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business Management help-Disaster Plans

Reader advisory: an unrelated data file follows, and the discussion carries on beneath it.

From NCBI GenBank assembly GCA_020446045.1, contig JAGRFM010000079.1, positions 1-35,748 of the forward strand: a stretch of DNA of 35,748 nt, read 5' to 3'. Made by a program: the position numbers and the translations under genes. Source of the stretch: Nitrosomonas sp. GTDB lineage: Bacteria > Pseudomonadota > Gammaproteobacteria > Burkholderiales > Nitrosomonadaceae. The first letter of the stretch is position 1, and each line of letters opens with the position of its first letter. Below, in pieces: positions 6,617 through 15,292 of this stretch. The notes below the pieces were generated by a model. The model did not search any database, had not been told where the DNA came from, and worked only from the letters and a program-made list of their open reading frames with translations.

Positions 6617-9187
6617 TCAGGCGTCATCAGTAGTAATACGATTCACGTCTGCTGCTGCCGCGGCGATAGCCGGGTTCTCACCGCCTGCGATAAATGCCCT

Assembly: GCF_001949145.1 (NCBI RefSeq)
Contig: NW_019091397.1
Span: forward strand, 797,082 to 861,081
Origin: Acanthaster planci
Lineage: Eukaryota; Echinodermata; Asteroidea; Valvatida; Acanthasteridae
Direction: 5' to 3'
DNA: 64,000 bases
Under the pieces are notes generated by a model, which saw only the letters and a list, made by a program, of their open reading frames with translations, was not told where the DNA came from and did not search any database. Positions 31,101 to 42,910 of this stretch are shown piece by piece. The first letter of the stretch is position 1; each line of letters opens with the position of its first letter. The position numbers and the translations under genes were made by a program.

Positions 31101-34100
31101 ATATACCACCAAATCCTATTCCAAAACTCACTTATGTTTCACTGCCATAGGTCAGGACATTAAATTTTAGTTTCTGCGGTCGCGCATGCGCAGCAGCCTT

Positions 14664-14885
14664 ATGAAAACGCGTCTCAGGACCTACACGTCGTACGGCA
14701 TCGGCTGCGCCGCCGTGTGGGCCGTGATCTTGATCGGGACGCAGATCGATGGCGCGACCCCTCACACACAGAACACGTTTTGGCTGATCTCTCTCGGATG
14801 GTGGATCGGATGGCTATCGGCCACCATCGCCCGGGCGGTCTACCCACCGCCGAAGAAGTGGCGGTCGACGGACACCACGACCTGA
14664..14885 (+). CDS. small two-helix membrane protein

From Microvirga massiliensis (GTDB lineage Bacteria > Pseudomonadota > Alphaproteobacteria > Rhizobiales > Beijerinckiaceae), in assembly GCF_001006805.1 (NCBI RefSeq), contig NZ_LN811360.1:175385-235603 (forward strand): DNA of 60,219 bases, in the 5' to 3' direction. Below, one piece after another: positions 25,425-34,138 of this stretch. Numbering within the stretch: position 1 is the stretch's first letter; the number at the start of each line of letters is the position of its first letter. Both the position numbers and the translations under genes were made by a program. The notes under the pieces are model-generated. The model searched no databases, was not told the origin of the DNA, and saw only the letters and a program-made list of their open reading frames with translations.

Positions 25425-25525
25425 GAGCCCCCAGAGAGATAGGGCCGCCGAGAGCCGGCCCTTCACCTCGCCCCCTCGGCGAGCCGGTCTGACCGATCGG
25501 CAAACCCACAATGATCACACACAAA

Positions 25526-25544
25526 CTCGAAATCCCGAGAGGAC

business Management help-Disaster Plans The SNS is a pivotal tool in the event of a disaster. Using the Scholarly Library or the Internet, research SNS. Based on your understanding, respond to the following: • List and explain the types of items a community hospital will require and seek from the SNS in the event of a disaster. • List and explain at least two concerns you may have when forced to rely on this facility. • During the creation of disaster plans, it is common and essential that neighboring hospitals work together. List and explain some of the problems that may arise from a disaster plan which may be ten years old and involved all of the local community hospitals at the time it was originally designed. NOTES FROM CLASS Disaster planning is planning for the mitigation of the most likely, or most destructive, events based on some rational thought process. Note that this approach recognizes and accepts that it is impossible to plan for every contingency. The simplest technique for prioritizing between possibility and probability based on threats and vulnerability is to use a matrix comparing the probability of a particular threat occurring. This is then weighed against a similar matrix comparing the potential threat with the observed vulnerabilities. Differently put, what is the possibility of something happening and if it does, what impact will it have? Since the attacks of 9/11, the anthrax attack in Washington, DC, and the sniper shootings in 2002, disaster planning in the United States has changed. In the past, hospitals planned for disasters involving mass casualty such as, a plane crash or hazardous material spill. Now hospitals must contend with the idea that they could be the primary targets. They must also realize that in the event of a biohazard attack, they may be the point at which the outbreak is first recognized. They may be the first contaminants. You must also position your plan from the perspective of both an external bioterrorism attack as well as an internal bioterrorism attack. Your approach, response priorities, and staff involved may be very different between the two types of attack. Hospitals have traditionally been designed and operated to be open, welcoming places. This would no longer be desirable. Facility hardening and personnel security are now bywords for disaster planning. Hospitals must decide who is to be allowed inside the facility, and who is to be kept out. At the same time, hospitals must be sensitive to confidential medical information being mishandled under the terms of Health Insurance Portability and Accountability Act (HIPAA) and understand that a cyber-attack could be just as dangerous as a bioterrorist attack. The emergency department may be the first place where victims of a bioterrorist attack are received and the attack is first identified. Hospital staff, especially emergency room staff, is likely to have been exposed and may then have to be quarantined and taken out of commission. The hospital is not alone in this fight. Many organizations work toward disaster preparedness. An example is the Strategic National Stockpile (SNS), a federal government initiative to meet the threat of disasters that result in mass casualties. The disasters may be caused by bioterrorist attacks, chemical attacks, or natural disasters. The SNS is a stock of medical supplies including vaccines, antitoxins, and a lot more. Supplies are selected based on information about the most likely threats. The likely threats are regularly assessed and the composition of the stockpile revised if necessary. Remedios knows about the SNS, but he also knows that it can take as long as three days to distribute this asset. He has already developed a plan for the hospital, in concert with the public health department, to inoculate the citizenry when the SNS arrives. But the immediate problem of ensuring staff security remains.


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